Friday, 18 February 2011

What Lies Ahead For Hinduism And Buddhism

What Lies Ahead For Hinduism And Buddhism Image, a religion and spirituality information website, is running a summer series on the Future of Religion. The series invites leading scholars and writers from a variety of religious traditions to talk about the future of religion, including trends, challenges, controversies, and reforms.

Last week, 14 contributing scholars and authors discussed the Future of Hinduism. Loriliai Biernacki of the University of Colorado wrote "A Rich and Strange Metamorphosis: Global Hinduism." She described how assets of Hinduism, such as the practice of yoga and ideas of karma and rebirth, "are pervading American consciousness."

Pankaj Jain, a religion researcher at the University of North Texas, shared thoughts on "Bollywood and Beyond: Hinduism Changing the World." He writes, "the ideals of Hinduism, such as pluralism, "dharma, ritam", and nonviolence are some important lessons for the future of Hinduism in particular and for humanity in general. If today's Hindus can take inspiration from their own teachings, they can ensure a healthy and prosperous future for themselves, their diverse neighborhoods, and their natural resources."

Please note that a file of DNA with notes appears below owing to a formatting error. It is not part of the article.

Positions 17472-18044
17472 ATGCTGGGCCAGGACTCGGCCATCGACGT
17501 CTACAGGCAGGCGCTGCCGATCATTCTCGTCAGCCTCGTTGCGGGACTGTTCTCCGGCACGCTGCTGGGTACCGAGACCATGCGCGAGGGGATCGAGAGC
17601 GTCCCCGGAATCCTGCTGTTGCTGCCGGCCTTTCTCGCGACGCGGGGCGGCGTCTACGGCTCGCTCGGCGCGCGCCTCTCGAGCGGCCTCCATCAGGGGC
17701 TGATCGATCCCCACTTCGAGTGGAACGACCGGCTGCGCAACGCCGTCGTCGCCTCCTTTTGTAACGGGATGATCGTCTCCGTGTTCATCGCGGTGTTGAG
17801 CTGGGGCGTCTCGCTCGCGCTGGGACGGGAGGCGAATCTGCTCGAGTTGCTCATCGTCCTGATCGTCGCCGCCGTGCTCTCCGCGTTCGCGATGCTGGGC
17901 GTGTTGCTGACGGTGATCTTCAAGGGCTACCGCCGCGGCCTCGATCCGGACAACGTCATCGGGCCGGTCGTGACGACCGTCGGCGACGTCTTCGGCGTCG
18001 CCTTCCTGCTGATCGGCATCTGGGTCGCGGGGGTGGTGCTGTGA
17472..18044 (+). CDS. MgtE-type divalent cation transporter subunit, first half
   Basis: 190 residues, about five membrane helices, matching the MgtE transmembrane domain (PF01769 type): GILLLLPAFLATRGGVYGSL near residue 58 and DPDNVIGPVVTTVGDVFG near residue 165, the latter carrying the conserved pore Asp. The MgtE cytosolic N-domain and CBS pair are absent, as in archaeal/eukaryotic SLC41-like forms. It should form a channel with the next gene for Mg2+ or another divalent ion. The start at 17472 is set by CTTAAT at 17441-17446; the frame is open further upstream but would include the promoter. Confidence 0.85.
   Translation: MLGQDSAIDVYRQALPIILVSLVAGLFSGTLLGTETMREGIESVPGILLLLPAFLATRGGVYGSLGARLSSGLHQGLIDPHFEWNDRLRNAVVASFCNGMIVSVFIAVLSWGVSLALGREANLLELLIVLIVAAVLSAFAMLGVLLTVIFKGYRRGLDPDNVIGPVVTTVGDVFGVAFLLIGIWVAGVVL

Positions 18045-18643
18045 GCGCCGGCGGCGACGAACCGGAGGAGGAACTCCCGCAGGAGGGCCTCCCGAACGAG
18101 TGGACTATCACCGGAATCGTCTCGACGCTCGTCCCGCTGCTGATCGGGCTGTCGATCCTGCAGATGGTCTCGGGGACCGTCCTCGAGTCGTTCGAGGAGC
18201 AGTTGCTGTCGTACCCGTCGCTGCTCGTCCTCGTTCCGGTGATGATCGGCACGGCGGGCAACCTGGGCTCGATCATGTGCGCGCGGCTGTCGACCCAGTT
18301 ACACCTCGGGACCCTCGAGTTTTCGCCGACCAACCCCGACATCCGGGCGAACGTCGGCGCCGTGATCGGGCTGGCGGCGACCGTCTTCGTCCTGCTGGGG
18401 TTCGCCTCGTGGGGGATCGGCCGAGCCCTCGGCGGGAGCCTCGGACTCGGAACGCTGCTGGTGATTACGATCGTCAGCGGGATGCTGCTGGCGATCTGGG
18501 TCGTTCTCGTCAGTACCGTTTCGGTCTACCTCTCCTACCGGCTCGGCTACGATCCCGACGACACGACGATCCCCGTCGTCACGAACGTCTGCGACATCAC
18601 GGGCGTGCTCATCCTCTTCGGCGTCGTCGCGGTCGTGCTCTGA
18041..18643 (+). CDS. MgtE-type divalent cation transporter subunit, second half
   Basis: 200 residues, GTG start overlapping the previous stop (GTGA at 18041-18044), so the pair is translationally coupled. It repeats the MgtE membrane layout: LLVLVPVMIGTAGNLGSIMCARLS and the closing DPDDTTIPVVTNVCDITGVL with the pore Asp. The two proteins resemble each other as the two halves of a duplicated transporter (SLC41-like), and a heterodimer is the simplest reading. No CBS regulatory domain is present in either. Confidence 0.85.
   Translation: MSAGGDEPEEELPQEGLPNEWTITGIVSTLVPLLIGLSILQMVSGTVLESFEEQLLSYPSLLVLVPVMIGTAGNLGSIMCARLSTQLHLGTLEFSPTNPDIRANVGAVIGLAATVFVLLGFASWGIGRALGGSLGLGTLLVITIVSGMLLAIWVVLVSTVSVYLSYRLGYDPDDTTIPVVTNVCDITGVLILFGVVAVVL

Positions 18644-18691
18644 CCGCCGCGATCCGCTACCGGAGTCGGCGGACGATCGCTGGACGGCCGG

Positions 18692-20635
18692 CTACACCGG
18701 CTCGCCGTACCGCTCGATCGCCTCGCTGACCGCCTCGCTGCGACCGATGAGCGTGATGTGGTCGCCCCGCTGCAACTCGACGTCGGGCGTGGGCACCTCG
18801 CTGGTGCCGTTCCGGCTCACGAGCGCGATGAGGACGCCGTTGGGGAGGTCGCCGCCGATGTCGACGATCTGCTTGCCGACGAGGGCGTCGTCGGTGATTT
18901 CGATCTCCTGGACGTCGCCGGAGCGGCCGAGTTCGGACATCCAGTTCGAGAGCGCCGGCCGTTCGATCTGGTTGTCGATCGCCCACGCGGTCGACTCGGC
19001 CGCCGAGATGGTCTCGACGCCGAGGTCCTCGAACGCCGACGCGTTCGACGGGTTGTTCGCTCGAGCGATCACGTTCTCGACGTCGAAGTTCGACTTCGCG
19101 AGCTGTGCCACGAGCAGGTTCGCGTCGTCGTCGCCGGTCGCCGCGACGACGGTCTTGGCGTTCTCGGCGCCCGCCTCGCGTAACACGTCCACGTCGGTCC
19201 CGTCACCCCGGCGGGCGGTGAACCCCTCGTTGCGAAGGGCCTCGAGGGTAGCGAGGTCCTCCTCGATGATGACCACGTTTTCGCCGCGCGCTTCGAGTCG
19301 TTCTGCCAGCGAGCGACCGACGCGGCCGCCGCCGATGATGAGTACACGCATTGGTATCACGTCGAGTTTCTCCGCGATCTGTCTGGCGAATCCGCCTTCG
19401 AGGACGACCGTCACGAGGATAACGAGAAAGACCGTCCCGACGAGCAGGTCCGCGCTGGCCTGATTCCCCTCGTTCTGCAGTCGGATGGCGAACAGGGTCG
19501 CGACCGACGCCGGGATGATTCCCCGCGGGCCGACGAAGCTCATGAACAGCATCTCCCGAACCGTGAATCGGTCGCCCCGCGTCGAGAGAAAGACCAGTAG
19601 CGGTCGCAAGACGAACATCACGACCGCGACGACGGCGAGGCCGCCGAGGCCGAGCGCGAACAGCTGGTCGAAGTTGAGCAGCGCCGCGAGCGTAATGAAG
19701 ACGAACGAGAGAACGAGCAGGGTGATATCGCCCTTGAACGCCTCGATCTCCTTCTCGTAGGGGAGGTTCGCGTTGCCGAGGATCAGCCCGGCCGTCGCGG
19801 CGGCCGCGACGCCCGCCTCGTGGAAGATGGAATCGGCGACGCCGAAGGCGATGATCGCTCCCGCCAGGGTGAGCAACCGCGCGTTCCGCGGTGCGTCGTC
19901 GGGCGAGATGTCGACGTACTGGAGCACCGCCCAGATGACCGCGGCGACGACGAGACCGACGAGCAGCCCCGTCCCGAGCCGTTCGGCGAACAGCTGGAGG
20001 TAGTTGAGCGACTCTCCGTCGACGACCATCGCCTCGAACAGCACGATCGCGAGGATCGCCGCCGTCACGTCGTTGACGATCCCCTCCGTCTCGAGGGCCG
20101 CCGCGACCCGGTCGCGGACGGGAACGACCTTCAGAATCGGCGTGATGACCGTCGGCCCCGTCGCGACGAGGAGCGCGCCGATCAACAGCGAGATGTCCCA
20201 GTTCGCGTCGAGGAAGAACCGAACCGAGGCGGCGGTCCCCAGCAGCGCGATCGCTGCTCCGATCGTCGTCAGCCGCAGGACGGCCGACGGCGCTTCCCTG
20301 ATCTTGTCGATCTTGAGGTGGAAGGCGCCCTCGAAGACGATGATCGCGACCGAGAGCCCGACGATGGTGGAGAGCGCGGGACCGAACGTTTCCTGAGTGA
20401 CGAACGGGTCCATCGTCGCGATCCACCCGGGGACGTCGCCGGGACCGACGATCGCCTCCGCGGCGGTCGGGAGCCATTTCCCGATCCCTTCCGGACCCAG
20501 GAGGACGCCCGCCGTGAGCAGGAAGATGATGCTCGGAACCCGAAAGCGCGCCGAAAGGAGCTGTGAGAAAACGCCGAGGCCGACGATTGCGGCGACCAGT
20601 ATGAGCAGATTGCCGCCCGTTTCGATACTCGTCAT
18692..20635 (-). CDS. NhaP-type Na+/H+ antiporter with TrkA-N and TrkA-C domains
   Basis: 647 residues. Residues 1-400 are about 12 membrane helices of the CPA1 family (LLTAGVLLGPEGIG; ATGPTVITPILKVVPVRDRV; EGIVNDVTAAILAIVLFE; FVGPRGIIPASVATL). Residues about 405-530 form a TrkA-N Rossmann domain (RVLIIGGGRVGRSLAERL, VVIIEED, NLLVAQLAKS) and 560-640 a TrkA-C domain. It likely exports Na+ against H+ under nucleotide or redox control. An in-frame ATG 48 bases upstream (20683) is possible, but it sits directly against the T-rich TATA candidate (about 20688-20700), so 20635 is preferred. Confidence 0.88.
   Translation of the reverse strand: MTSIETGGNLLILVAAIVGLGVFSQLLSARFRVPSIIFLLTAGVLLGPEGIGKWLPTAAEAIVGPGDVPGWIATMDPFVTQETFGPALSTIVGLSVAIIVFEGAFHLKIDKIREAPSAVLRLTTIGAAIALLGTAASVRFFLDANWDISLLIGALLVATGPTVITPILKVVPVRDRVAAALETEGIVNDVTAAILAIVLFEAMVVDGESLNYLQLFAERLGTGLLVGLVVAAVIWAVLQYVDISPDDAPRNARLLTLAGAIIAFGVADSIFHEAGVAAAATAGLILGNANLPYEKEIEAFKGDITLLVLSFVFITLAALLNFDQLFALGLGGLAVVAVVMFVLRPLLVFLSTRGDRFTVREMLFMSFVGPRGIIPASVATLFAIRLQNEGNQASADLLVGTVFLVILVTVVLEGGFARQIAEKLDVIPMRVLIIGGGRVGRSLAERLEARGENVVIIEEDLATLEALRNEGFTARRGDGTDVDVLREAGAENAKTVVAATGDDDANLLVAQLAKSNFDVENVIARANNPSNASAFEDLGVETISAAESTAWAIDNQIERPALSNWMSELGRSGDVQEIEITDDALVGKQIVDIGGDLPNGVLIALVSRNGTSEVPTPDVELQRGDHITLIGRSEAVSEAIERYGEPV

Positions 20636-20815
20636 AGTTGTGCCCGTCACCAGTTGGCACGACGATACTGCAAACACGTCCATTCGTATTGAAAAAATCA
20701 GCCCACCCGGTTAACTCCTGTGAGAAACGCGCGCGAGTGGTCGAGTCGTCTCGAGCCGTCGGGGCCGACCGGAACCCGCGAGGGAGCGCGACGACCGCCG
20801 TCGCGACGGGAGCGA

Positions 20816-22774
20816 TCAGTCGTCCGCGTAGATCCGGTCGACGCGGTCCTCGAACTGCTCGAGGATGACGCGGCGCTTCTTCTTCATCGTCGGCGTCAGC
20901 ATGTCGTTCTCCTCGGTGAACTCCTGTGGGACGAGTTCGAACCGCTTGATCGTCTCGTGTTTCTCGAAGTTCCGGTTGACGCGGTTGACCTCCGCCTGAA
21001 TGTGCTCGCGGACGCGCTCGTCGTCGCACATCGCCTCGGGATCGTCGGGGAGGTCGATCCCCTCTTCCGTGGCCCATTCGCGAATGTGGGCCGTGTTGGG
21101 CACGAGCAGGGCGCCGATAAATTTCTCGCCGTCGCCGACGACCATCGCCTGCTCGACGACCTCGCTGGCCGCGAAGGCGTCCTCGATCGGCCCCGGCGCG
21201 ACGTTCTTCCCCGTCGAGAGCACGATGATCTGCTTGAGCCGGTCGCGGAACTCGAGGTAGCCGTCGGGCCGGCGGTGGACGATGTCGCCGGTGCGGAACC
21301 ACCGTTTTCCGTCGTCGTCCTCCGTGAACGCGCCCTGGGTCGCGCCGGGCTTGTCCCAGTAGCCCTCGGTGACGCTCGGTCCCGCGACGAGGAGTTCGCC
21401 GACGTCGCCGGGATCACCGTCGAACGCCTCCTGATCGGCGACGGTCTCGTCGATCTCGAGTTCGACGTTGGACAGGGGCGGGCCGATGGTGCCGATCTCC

Chade-Meng Tan, head of Google University's School of Personal Growth, suggests a convergence of the three branches ("yanas") of Buddhism (Theravada, Tibetan, and Zen) into a playful term he coined "Hahayana." This concept is similarly broached by Charles Prebish, a leading scholar of Buddhism in America, who discusses how "three Buddhisms" are evolving into a clearer picture of "American Buddhism."

Philip Ryan, Web editor of Tricycle: A Buddhist Review, offers insights into the opportunities and challenges of creating a virtual community in Online Buddhists. SOURCE

BOLBAMOn the road to Allahabad, I met thousands of pilgrims, mostly young men, walking barefoot and wearing the color orange. They were going to Varanasi (Benares) in order to worship the spirit of the river Ganges. In the month of "Saawan", when on account of Shiva we have to eat strictly vegetarian, Indians from all over the state of Uttar Pradesh have to make this pilgrimage at least once in their lifetime. I can hear them singing and shouting "Bolbam," which is another name for Shiva. They do this in order to feel the strength to carry on. This year I feel there are more people than usual. The long orange lines they are making on the roads is impressive.

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